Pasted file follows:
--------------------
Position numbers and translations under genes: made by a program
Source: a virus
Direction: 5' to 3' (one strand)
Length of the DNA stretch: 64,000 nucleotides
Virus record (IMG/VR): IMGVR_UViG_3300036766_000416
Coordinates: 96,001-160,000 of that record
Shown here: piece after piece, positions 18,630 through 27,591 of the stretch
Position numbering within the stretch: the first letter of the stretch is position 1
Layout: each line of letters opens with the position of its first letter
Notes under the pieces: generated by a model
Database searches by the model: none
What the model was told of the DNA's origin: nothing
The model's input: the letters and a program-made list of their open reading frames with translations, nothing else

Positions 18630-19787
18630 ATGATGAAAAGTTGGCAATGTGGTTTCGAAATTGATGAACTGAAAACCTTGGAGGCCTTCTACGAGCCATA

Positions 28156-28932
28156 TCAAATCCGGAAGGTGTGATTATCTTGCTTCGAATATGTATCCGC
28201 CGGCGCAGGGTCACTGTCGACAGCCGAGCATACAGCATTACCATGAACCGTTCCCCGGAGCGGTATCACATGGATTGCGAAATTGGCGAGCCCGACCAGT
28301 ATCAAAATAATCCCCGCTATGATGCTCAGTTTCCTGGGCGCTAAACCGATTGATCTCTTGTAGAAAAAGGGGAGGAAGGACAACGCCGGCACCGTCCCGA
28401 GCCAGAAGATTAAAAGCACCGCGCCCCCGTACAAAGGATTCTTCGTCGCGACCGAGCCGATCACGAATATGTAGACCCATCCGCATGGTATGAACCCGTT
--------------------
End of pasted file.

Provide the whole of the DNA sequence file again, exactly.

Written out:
Position numbers and translations under genes: made by a program
Source: a virus
Direction: 5' to 3' (one strand)
Length of the DNA stretch: 64,000 nucleotides
Virus record (IMG/VR): IMGVR_UViG_3300036766_000416
Coordinates: 96,001-160,000 of that record
Shown here: piece after piece, positions 18,630 through 27,591 of the stretch
Position numbering within the stretch: the first letter of the stretch is position 1
Layout: each line of letters opens with the position of its first letter
Notes under the pieces: generated by a model
Database searches by the model: none
What the model was told of the DNA's origin: nothing
The model's input: the letters and a program-made list of their open reading frames with translations, nothing else

Positions 18630-19787
18630 ATGATGAAAAGTTGGCAATGTGGTTTCGAAATTGATGAACTGAAAACCTTGGAGGCCTTCTACGAGCCATA

Positions 28156-28932
28156 TCAAATCCGGAAGGTGTGATTATCTTGCTTCGAATATGTATCCGC
28201 CGGCGCAGGGTCACTGTCGACAGCCGAGCATACAGCATTACCATGAACCGTTCCCCGGAGCGGTATCACATGGATTGCGAAATTGGCGAGCCCGACCAGT
28301 ATCAAAATAATCCCCGCTATGATGCTCAGTTTCCTGGGCGCTAAACCGATTGATCTCTTGTAGAAAAAGGGGAGGAAGGACAACGCCGGCACCGTCCCGA
28401 GCCAGAAGATTAAAAGCACCGCGCCCCCGTACAAAGGATTCTTCGTCGCGACCGAGCCGATCACGAATATGTAGACCCATCCGCATGGTATGAACCCGTT